We get a lot of questions about suet plugs and log feeders. Today I'll try and give you some of my thoughts on what works for me.
A plug feeder is what you'd call a selective feeder, not every bird will be able to use it. A log feeder is made for clingers, birds that cling to trees and typically move up and down the vertical surfaces of trees vs just hanging out in the branches. If you have a regular suet feeder that has a lot of traffic, or is frequented by larger birds a plug feeder can give nuthatches and downy woodpeckers their own little space in your yard.
The number one question/comment we get about the log feeder is about the hole size. It goes normally something like "Hey I bought this feeder from you, and the plugs from, you and they don't fit. They just fall right out." What's up with that??
A Suet Plus Insects & Nuts Plug in a Small Stovall Log Feeder
It mostly has to do with flexibility, from the standpoint of the guys making the feeder it's always better to have a hole that's too big vs too small. Especially since there can be a big difference in plug sizes and shapes. Which leads us to...
How do you keep the suet in the log, just give it a squeeze. What I usually do is center the plug in the log, then take a piece of cling wrap and wrap it around one side just enough to cover the plugs, like so..(you could also just wear gloves)
Then I take it with both hands and give it a good squeeze.
Imagine both hands in that picture, I didn't have (anyone to take the photo for me... ) When you're done you've got something that looks like this.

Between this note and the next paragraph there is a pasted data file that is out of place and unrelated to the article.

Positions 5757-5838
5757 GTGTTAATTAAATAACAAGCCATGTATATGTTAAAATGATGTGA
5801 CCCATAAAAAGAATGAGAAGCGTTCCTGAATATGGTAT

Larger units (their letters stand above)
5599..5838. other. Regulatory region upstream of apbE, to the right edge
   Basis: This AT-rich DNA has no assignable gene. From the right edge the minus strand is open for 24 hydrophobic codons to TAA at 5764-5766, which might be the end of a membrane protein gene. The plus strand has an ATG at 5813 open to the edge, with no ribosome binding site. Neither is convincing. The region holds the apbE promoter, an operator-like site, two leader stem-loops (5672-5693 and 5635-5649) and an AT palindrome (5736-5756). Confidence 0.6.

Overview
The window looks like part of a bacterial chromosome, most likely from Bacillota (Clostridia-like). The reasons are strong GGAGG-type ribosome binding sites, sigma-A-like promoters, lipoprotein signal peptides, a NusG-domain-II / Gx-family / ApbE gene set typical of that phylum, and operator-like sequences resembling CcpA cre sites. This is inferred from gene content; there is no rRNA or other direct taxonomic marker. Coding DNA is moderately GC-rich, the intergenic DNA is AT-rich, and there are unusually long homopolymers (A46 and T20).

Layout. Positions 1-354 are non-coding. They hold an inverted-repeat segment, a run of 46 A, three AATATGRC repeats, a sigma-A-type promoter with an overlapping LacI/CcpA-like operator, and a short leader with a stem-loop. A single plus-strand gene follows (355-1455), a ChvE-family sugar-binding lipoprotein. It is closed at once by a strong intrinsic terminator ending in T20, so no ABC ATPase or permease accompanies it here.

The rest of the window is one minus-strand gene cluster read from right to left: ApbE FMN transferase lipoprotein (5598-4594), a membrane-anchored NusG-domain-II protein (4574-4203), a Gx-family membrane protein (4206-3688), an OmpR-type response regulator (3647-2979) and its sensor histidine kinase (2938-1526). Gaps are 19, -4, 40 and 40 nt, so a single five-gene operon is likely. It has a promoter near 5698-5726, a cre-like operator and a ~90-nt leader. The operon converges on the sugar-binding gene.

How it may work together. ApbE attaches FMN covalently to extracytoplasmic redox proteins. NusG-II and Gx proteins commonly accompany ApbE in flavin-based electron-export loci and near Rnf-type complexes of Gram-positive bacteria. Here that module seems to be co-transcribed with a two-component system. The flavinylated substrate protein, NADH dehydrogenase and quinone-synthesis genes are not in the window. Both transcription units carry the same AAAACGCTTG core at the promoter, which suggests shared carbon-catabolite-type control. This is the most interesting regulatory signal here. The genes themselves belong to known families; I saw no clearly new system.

And to further my point about plugs and hole size, here's a Pine Tree Farms log jammer plug. They come in three to a package, and are basically made just like a suet cake. The only difference, is that the tray is the mold for the plugs, so they're flat on one side which gives them a sort of D shaped profile.
The easy way to get them out of the tray is to give it a fold..
Since it's not completely round it will take a slight bit of effort to get it in the hole.
(Hey that's my foot.. ) Anyways, give it a push and you end up with this...
As you can see a bit of the sharp corners on the D shape scrape off.. No big deal, if some of it actually falls off I'll usually just stuff it in the hole, and then go about doing the same thing we did above.
Center the Plug in the log
Squeeze it, and you're done.
To sum it all up, you're always better off to have a feeder with too big of a hole vs too small. Packing the suet in the log takes a pretty minimal effort. If I wasn't chasing a 19 month old around the yard while trying to take pictures this whole thing would've literally taken 2 minutes, vs the 35-ish it took me. I know I didn't cover everything here, but hopefully it's enough to cover the basics. If you have any questions you can use the contact form, ask us on twitter or facebook.
This is useful, well-presented information. I had felt that using Pine Tree Farms plugs was like putting a square peg into a round hole. I did scoop up the scraped-off edges and pack them into the holes. The messiness and lack of convenience in placing them is probably made up for by the quality of the plugs.
January 03, 2020
I just buy the normal square suet (since it is much cheaper), break if off into pieces and squish into the holes. If I’m lucky I get a long rod shaped thing, but even triangles will just squish in. I like the saran wrap or glove idea though. I’d been using my hands which get very greasy, although Dawn dish soap takes care of it.